The border guards were overwhelmed, and without instructions on how to proceed, they opened the gates, and People eager to get across were coming into West Berlin.
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5. The Berlin Wall was compared to the rigid U.S immigration policies.
Factions that sided with Communists, as well as those who sided with the Soviets in the Cold War, compared the Berlin Wall to the U.S immigration policy.
At the time U.S president Ronald Reagan visited Berlin in 1982, he was quoted as declaring that Berlin’s Wall was not constructed of iron in order to keep people out but to keep them in. The Wall was later mentioned by it as a bleak symbol of oppression at the United Nations meeting.
In 1987, in his address during the Brandenburg Gate, President Reagan demanded the Wall be demolished.
6. Berlin Wall was brought down with any tool, even bare hands.
Following the press conference of Gunter Schabowski, the elated and cheering crowds walked towards the Wall and tore it down with the smallest device they could get their hands off.
They made use of shovels, sledgehammers, hammers, and their own hands. When the Wall came down, thousands of citizens from the East moved toward West Berlin.
A minimum of two million came to West Berlin that weekend to celebrate the occasion in the streets.
7. A lot of people have climbed over the Wall.
The people who traversed over the border from the East towards the West were viewed as rebels. The first person who managed to escape was 19-year-old corporal Conrad Schumann, a guard at the East German border.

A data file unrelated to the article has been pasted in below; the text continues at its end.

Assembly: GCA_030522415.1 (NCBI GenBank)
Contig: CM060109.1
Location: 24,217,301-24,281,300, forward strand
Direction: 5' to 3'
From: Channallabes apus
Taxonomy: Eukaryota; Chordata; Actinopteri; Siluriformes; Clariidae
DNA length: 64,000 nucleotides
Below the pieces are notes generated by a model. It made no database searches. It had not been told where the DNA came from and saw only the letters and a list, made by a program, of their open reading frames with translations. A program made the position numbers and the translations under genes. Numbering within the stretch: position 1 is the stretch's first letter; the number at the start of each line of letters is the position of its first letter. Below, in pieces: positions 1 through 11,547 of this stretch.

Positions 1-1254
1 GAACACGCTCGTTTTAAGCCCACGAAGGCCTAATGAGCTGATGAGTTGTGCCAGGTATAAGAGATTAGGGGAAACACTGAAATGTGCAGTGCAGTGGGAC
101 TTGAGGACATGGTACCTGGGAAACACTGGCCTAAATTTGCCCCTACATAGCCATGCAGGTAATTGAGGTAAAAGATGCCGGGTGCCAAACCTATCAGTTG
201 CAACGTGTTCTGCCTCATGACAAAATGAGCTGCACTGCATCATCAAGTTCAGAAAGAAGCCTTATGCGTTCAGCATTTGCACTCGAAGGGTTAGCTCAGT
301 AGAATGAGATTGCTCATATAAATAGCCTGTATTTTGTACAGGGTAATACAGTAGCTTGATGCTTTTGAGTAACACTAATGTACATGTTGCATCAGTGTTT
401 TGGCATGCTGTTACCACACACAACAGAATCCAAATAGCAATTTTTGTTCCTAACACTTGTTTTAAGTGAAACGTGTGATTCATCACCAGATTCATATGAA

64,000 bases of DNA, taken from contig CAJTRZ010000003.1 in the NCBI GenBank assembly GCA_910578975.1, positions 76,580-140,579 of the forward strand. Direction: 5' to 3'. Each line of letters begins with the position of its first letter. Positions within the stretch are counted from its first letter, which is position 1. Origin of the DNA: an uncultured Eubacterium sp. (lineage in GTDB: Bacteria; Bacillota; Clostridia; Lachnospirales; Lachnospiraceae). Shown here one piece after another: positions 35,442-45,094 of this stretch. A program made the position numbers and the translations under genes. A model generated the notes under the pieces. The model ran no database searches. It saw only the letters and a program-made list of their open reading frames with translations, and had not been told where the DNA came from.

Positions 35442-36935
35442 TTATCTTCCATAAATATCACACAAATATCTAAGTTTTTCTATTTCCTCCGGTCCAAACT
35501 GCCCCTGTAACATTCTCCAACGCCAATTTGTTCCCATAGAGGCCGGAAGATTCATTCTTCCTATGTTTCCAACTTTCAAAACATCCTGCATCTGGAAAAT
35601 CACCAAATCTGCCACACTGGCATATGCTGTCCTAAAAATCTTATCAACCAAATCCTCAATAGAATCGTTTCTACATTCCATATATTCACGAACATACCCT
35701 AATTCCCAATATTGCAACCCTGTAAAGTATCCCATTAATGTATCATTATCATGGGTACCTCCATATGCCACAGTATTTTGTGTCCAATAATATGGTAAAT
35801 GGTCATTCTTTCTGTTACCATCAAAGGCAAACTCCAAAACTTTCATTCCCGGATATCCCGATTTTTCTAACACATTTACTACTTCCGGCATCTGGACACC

The soldier jumped over three feet of barbed wire just two days after East Germany closed the border.
Others, desperate to escape the Eastside, came up with ways to cross the border in secret. Some concealed themselves in compartments in cars, others constructed tunnels, while others walked through sewers.
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Three brothers are renowned for their most innovative escapes. One made use of an inflatable mattress over the river. The other was able to cross the river using the form of a steel cable which was fired using an arrow and bow, and later, the older brothers came to help their younger brother using one of the lightest planes.
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8. East Germany had a name for the Wall.
It was claimed by the East German government claimed that the Wall was constructed to deter foreign fascists and spies.
After the Wall was completed After the Wall was built, it was East German leader Walter Ulbricht claimed that the Wall had sealed the cracks that were in the fabric of their homes and that it sealed the gaps that their most feared enemies used to enter Germany.
The wall was christened “Antifaschistischer Schutzwall.”
9. Berlin Wall was built to protect people.
The Berlin Wall was intended to keep people from East Berlin. It was built and secured to deter Germans from traveling into the West for work.
East Germany ensured that they had military personnel stationed along the entire border with the West. They were home to 1 million landmines and more than three hundred guard dogs.
10. Two walls comprised the Berlin Wall. Berlin Wall
It is true that we hear only about the Berlin Wall, not the Walls. There were actually two walls constructed across the one.
The 27-mile-long concrete Wall separated Berlin between East and West. Between these walls lay a section of land referred to as”the Berlin Wall death strip or no-man’s-land.
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On this strip, guards were permitted to shoot anyone trying to make an escape.
The Berlin Wall was used to represent an era of Cold War and manifest what they called the iron curtain that separated communism and democracy.